The decorations at the Gabbert family light show shine brightly. The holiday feature, which features intricate lighting synched to music, takes place north of Craig on a nightly basis and will continue until Jan. 11.

Photo by Andy Bockelman

The decorations at the Gabbert family light show shine brightly. The holiday feature, which features intricate lighting synched to music, takes place north of Craig on a nightly basis and will continue until Jan. 11.

Gabbert family light show returns to Moffat County

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If you go…

Gabbert Family Light Show

6 to 10 p.m., Sundays through Thursdays; 6 to 11 p.m., Fridays and Saturdays; 6 to midnight Christmas Eve and New Year’s Eve

15 miles north of Craig on Highway 13, turn left onto Moffat County Road 103 after Mile Marker 105

— The spectacular features holiday lighting set to 15 songs, which can be heard through car radios on 107.7 FM. The show will be available nightly through Jan. 11. For more information, search “Gabbert Family Light Shows” on Facebook.

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A sign informs visitors to put their car radio on 107.7 FM to listen to the music that's part of the Gabbert family light show in Moffat County.

As the sun sets on Craig and Moffat County each night, lights are switched on in houses around the area. For one home, the wattage usage is a little more.

Actually, a lot more.

The Gabbert family light show is available again for the entertainment of Moffat County residents. Following a hiatus of two years, the extravaganza of Christmas lights is bigger and better than ever, with one exception.

“We weren’t able to get a boom truck to put up the big tree, so last time it was 46 feet tall and now it’s 28, but it’s still tall, just not crazy tall,” Clint Gabbert said.

Clint and his family first started the spectacle in 2007, which continued to grow more and more popular thanks to word-of-mouth among locals. Clint’s duties as owner of his own business, The Jungle Pet Shop, prevented him from continuing the tradition in 2011 and 2012, but absence has made the heart grow fonder, leading him to start putting everything together beginning in September.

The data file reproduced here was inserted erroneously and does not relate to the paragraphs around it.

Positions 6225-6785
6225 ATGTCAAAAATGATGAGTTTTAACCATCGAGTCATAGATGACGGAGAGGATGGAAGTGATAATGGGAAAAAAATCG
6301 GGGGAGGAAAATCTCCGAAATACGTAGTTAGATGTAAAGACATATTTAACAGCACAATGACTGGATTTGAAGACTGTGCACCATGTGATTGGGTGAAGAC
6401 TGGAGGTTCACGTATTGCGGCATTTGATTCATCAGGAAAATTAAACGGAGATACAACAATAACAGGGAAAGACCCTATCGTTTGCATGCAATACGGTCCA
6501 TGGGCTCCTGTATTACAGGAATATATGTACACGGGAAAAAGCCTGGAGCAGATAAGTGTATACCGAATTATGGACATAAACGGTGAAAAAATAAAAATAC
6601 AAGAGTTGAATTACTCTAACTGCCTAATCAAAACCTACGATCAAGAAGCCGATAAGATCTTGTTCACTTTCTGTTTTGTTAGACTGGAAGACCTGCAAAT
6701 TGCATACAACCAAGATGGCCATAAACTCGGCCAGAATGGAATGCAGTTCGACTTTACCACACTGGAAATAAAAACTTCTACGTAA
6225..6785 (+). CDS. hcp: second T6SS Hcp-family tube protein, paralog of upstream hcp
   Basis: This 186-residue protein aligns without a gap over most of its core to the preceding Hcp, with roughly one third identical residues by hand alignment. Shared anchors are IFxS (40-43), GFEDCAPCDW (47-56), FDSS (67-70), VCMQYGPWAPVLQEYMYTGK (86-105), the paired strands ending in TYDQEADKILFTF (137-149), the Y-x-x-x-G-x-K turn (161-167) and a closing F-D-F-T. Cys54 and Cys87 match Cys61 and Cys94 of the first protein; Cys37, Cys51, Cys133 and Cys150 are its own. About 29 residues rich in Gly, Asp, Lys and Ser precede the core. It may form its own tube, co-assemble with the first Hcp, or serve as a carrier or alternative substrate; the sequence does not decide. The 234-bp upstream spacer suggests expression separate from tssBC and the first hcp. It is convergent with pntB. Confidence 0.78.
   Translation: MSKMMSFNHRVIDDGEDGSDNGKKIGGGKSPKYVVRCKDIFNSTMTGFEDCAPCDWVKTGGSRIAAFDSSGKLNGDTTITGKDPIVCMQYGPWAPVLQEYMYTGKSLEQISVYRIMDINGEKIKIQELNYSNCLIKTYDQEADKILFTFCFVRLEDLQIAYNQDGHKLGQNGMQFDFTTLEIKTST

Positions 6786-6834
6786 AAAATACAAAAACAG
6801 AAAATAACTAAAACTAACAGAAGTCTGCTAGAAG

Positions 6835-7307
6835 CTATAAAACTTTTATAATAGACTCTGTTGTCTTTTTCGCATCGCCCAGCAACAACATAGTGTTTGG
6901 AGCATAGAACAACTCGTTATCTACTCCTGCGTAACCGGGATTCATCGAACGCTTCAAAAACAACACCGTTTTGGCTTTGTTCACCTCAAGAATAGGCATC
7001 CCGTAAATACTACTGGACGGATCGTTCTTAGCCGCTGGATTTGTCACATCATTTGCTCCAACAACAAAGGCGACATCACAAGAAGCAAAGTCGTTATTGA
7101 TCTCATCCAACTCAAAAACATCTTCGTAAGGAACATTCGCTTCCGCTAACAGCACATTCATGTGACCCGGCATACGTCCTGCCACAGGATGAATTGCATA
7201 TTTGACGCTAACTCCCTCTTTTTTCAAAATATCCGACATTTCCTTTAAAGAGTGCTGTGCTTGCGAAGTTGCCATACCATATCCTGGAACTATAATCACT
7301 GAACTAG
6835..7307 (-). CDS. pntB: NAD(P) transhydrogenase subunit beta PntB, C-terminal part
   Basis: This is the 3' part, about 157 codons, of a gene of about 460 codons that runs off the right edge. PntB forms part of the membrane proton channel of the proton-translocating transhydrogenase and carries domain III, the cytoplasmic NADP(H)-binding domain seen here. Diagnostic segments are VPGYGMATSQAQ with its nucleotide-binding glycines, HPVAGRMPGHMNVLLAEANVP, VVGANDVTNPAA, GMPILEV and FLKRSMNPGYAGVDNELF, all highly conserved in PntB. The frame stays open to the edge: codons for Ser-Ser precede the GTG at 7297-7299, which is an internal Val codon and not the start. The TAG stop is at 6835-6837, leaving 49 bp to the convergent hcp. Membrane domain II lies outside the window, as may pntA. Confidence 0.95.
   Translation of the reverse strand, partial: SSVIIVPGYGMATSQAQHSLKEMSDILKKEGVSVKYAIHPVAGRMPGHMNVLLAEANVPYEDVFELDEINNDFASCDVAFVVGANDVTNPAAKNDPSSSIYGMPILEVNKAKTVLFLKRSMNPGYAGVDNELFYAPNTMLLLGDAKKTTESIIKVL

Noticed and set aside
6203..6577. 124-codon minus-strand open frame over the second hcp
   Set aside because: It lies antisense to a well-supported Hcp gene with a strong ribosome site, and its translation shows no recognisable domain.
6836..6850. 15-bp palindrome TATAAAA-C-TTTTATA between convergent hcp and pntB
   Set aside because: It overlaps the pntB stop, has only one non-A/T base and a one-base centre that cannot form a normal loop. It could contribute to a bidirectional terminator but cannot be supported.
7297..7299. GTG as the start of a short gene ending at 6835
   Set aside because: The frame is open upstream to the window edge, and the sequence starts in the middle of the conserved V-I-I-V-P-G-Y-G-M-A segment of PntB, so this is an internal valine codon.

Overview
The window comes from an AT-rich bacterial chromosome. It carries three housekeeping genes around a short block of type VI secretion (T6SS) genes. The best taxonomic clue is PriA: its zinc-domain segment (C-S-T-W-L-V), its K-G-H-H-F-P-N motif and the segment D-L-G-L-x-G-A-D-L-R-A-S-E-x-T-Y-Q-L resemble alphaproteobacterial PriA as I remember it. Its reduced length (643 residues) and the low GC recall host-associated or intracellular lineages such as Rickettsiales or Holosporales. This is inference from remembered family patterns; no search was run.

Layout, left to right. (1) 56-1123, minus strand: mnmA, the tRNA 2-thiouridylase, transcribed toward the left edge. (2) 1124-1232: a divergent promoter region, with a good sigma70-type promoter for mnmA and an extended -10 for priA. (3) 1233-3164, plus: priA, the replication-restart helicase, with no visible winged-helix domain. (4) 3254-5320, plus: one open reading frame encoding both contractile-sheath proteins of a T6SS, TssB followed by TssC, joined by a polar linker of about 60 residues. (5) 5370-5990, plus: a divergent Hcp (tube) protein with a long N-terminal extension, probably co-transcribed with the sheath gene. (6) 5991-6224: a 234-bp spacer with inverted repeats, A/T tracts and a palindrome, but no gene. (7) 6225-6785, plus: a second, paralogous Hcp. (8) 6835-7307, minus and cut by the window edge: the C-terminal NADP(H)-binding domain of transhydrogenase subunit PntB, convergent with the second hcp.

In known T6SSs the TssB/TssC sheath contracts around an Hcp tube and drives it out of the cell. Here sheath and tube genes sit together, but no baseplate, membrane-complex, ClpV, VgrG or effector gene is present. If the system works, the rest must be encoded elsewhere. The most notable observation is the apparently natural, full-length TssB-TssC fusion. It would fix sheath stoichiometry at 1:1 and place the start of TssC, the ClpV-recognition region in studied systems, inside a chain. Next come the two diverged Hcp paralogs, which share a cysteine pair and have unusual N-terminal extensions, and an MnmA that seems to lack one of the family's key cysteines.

The drive takes some time, about 35 minutes round-trip, as you head 15 miles north of Craig on Highway 13, then turn left onto Moffat County Road 103 after Mile Marker 105, but the time spent behind the wheel is worth it once you arrive to see the night sky permeated by the whites, reds, greens and blues that make up the show.

The complicated part isn’t the setup of all the trees, poles, arches and other decorations around the Gabberts’ country house — Clint estimates he’s got about 80,000 bulbs blazing this year — rather it’s programming the lighting to sync up with a loop of music.

“This year has the most songs we’ve ever had,” Clint said. “A three-minute song can take me over six or eight hours to synchronize the lights to it. My favorite part of it is when I get the last plug put in, and I’m done with it.”

The setlist includes 15 songs, like the Christmas classic “Frosty the Snowman,” the hymn “Amazing Grace” and techno versions of multiple carols, as well as some tunes that aren’t exactly seasonal but still make for an amazing experience when complemented by a visual display, such as The Beatles’ “Lucy in the Sky with Diamonds” and “Pure Imagination” from “Willy Wonka & the Chocolate Factory.”

Staying for the entire show can take between 50 minutes to one hour.

The music plays through outdoor speakers and is also transmitted on radio frequency 107.7 for those who want to stay in their cars. The Gabberts also bring out items like candy canes and sometimes hot chocolate for the crowds.

Clint’s brother, Austin, said the line of autos in the past has gotten very long some nights in previous years.

“We’ve had cars backed up all the way to the highway,” he said.

Since opening the show to the public on Dec. 14, the turnout has been a little more sparse than expected, but the closer it gets to Christmas Eve, the more people are likely to make the trip up to the Gabbert house.

“In 2009, I think I remember counting 60 cars at once on our county road,” Clint said.

Sometimes snow has been an issue, but the Gabberts are always prepared to pull out anyone whose car gets stuck.

Though there is no admission fee, some people insisted on giving the Gabberts cash for the experience years back, which they decided to put to good use by finding a charitable cause each year, once raising as much as $1,000. Clint said any money brought in will be donated either to Make-a-Wish Foundation or to a family in town that could use a little extra holiday spirit.

For Clint, it’s all about the folks who come out, often night after night, to see what he’s created.

“I love the people’s reactions to it, the joy,” he said.

The joy was apparent on the faces of the Nava family, who drove out Wednesday night to get a glimpse of the lights. Parents Kirsten and Santos and 15-year-old son Mark have seen the show before, but it was entirely new to 10-year-old daughter Maya, whose favorite parts of the exhibition were the arch-shaped pieces that resembled bouncing balls of luminescence.

“I think it’s awesome, and I really appreciate the family doing this for so many years,” Kirsten said.

Contact Andy Bockelman at 970-875-1793 or abockelman@CraigDailyPress.com.

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